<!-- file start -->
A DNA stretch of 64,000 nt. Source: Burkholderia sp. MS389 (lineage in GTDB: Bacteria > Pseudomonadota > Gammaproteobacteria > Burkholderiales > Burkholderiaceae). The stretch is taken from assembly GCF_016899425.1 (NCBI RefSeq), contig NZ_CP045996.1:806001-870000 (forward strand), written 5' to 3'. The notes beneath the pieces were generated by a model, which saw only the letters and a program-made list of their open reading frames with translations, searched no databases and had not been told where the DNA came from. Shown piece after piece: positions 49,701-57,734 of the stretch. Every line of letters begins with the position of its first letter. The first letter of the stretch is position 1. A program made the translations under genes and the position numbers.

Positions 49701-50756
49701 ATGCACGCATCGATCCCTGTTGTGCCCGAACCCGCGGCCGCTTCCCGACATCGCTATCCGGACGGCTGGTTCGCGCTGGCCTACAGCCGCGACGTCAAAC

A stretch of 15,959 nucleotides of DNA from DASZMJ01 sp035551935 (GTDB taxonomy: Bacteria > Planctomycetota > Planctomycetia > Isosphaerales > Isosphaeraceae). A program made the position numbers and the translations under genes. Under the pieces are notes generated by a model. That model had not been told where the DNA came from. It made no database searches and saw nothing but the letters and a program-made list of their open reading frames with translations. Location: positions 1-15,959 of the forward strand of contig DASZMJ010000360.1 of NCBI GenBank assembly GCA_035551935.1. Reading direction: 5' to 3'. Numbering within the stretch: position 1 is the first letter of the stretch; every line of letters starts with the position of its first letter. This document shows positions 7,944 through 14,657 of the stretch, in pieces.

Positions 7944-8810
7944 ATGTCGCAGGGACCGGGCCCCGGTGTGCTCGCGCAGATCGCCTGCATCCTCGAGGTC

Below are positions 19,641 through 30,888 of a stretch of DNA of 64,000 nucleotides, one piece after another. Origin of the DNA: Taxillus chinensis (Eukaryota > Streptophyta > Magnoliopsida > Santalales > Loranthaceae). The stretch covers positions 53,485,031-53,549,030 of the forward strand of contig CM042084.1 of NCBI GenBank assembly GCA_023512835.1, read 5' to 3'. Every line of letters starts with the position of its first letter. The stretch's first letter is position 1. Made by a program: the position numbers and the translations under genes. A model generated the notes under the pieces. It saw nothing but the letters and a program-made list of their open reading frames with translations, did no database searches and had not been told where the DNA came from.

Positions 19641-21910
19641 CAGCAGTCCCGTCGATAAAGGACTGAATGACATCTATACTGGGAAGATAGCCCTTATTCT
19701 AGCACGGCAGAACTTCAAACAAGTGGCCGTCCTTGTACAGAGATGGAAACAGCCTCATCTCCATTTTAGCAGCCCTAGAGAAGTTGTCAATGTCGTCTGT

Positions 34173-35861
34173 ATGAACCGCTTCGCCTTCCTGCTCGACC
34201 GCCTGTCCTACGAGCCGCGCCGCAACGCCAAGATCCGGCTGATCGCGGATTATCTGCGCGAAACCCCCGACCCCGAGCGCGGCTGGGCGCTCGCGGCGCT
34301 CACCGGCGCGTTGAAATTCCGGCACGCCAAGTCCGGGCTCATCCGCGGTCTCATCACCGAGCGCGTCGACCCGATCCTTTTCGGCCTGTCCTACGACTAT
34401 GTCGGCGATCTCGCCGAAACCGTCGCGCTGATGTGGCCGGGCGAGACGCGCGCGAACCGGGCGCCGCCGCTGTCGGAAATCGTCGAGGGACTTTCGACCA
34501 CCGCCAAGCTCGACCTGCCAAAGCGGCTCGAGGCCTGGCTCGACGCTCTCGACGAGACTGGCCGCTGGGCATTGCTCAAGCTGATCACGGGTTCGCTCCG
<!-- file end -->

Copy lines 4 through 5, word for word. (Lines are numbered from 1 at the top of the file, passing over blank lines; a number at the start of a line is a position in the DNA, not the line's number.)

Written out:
A stretch of 15,959 nucleotides of DNA from DASZMJ01 sp035551935 (GTDB taxonomy: Bacteria > Planctomycetota > Planctomycetia > Isosphaerales > Isosphaeraceae). A program made the position numbers and the translations under genes. Under the pieces are notes generated by a model. That model had not been told where the DNA came from. It made no database searches and saw nothing but the letters and a program-made list of their open reading frames with translations. Location: positions 1-15,959 of the forward strand of contig DASZMJ010000360.1 of NCBI GenBank assembly GCA_035551935.1. Reading direction: 5' to 3'. Numbering within the stretch: position 1 is the first letter of the stretch; every line of letters starts with the position of its first letter. This document shows positions 7,944 through 14,657 of the stretch, in pieces.

Positions 7944-8810